Margot Robbie is spectacular as Harley Quinn. She was before in Suicide Squad and she is now. She’s funny, sympathetic, and exciting. Get her on screen, and even bits that are scripted dryly become a lot of fun, which is handy as the script could use some punching up. But who cares as long as you’ve got Harley. Ewan McGregor is a hell of a lot of fun as Roman, mixing effete and nerdy and psychotic into a nice ball that is an excellent foil for Harley. Yes, like Robbie, he isn’t given the greatest lines, or the best things to do, but he elevates what he has. Harley v Roman is top flight entertainment, and with solid fight choreography, some nice tunes, and themes worth the time, Birds of Prey is headed toward being topflight entertainment.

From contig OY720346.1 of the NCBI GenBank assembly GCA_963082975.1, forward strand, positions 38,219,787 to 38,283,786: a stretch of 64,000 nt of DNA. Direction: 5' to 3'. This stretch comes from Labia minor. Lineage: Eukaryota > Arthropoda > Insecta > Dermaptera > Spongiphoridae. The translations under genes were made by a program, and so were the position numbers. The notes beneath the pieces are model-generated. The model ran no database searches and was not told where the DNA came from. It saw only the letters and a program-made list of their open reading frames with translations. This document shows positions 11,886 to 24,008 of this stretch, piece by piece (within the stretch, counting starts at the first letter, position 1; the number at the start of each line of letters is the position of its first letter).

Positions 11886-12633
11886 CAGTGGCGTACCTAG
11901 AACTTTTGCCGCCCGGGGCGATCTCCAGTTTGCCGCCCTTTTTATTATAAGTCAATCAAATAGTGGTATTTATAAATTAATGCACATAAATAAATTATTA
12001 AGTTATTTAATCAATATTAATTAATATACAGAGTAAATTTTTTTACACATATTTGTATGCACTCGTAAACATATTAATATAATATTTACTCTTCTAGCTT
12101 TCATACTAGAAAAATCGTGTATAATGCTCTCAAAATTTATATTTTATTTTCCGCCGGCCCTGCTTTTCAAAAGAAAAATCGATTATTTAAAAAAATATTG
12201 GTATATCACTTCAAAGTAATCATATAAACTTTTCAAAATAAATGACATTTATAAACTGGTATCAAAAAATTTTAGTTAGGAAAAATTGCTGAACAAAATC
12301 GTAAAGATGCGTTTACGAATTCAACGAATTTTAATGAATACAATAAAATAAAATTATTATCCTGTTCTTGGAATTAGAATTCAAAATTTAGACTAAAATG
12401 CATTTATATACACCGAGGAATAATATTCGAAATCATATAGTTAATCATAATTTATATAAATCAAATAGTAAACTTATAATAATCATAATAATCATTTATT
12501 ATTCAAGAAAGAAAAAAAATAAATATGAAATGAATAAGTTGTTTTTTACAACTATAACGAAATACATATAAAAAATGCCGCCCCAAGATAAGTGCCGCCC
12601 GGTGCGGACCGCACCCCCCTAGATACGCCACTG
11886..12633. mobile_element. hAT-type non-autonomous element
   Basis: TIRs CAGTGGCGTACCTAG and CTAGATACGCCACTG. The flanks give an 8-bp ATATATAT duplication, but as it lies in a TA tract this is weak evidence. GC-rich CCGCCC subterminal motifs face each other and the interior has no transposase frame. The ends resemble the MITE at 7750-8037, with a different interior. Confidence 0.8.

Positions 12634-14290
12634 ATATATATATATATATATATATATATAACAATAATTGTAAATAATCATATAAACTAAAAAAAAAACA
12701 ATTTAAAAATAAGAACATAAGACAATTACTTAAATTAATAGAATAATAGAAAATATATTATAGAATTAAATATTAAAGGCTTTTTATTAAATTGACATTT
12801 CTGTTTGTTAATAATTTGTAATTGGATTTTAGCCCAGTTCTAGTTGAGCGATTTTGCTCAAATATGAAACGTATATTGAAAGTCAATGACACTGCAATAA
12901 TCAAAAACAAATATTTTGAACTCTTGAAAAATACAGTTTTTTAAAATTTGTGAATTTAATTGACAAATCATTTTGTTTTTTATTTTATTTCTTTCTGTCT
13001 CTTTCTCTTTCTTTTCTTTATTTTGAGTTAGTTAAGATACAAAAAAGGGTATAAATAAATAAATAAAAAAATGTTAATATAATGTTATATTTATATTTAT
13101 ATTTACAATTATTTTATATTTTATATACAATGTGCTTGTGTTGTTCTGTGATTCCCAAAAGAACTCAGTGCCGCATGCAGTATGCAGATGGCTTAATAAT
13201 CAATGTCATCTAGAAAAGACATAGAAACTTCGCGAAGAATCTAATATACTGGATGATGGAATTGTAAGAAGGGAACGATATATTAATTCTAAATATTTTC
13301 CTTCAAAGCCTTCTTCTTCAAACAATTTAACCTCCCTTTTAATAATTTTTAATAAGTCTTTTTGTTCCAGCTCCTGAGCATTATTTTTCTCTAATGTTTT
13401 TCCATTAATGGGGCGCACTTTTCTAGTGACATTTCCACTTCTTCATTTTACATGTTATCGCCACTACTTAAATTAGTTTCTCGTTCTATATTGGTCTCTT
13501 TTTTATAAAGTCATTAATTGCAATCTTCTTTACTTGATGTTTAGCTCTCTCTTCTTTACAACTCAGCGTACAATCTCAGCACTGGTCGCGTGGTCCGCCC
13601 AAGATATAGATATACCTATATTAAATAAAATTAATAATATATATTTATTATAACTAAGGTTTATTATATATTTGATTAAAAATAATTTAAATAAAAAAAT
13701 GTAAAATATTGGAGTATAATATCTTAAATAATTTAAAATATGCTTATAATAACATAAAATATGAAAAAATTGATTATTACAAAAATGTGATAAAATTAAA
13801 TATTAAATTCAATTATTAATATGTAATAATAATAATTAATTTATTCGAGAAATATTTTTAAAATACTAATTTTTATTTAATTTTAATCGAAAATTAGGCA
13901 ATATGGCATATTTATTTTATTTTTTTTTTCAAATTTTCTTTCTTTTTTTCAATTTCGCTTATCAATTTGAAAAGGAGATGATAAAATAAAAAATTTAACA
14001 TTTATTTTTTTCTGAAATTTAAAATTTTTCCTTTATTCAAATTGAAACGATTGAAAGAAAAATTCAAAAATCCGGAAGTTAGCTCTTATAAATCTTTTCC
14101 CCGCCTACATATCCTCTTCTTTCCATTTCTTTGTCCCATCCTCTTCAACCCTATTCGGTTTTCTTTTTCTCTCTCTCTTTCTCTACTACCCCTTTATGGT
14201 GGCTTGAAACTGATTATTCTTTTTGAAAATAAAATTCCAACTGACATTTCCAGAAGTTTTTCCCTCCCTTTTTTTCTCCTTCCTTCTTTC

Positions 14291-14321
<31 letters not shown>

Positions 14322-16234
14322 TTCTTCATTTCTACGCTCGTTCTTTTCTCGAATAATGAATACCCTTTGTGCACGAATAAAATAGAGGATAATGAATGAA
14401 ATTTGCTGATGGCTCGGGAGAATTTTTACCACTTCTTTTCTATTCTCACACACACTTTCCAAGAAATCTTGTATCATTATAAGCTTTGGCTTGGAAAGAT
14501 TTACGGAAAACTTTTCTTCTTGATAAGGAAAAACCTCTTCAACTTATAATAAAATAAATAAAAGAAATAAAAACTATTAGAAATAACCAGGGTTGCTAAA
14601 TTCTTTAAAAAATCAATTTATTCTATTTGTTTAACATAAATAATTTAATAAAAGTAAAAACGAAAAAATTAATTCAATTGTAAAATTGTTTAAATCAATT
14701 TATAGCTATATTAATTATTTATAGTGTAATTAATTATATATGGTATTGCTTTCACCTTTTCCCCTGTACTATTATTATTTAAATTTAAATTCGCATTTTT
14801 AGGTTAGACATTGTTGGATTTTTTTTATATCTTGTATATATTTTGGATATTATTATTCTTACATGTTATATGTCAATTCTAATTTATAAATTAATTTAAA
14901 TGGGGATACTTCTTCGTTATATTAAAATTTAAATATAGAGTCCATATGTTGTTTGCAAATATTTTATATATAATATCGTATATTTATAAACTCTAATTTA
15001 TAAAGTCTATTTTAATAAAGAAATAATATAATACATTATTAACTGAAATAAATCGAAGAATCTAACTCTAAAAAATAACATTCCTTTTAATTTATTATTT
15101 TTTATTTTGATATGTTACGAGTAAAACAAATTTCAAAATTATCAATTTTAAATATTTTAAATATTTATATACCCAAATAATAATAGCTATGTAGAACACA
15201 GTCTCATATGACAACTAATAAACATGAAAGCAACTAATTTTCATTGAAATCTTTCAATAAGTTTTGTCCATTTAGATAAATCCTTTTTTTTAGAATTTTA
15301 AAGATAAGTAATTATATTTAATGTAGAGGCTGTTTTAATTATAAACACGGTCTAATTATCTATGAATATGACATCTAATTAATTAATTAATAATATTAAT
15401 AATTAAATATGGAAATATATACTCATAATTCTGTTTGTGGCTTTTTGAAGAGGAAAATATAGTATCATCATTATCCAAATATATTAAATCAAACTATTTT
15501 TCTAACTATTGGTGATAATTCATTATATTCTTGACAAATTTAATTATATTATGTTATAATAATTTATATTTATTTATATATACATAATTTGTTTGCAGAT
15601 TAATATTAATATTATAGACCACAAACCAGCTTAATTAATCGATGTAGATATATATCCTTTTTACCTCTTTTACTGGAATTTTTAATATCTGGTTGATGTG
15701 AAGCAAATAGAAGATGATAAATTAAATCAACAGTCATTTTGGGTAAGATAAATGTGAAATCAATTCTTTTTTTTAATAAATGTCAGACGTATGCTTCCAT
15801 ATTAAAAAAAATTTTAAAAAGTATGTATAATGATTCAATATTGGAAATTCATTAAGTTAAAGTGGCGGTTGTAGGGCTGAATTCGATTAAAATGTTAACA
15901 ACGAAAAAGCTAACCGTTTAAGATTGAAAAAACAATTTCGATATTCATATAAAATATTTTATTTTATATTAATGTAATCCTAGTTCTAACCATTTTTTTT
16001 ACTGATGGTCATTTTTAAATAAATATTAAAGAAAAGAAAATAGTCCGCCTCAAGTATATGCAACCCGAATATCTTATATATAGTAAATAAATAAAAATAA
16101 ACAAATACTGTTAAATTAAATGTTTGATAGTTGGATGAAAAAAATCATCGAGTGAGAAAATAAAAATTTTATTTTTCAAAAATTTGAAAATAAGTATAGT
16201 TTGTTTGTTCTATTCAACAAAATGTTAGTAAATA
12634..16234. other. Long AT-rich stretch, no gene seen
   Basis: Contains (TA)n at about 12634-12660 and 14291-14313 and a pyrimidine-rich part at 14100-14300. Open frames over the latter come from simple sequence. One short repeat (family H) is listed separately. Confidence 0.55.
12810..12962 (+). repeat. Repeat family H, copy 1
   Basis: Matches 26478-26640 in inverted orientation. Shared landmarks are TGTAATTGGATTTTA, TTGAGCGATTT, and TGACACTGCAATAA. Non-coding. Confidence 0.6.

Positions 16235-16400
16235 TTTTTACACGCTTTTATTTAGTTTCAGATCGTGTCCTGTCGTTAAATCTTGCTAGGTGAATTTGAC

Of course it never gets there. This is a DC film; what did you expect? They had an easy win here, but they just couldn’t bring it home. The problem, as an astute reader would have deduced from the previous paragraph, is that sometimes, Harley Quinn and Roman Sionis aren’t on screen. Most of Roman’s dirty deeds are performed by his henchman Zsasz, who is so generic I didn’t include him in my synopsis. He’s as memorable as Henchman #16, yet he get more screen time than Roman. On the other side we have The Birds of Prey, who for 80% of the film are not with Harley, so have to carry their own scenes, and they don’t. They are a void. Black Canary has some charisma though not much personality, which puts her way out front. Huntress is a non-entity, an empty spot where a character should be. And Montoya is a sad ‘80s cop stereotype. Yeah, they realized that and hung a lampshade on it, but pointing out that she’s a rotten character does not make her less of a rotten character. And her scenes take up so much time. The kid is a nothing as well, but she is a walking MacGuffin, so I can let her off the hook. If this was all they were going to do with the three Birds of Prey, why put them in the movie? Harley could have held up her end just fine.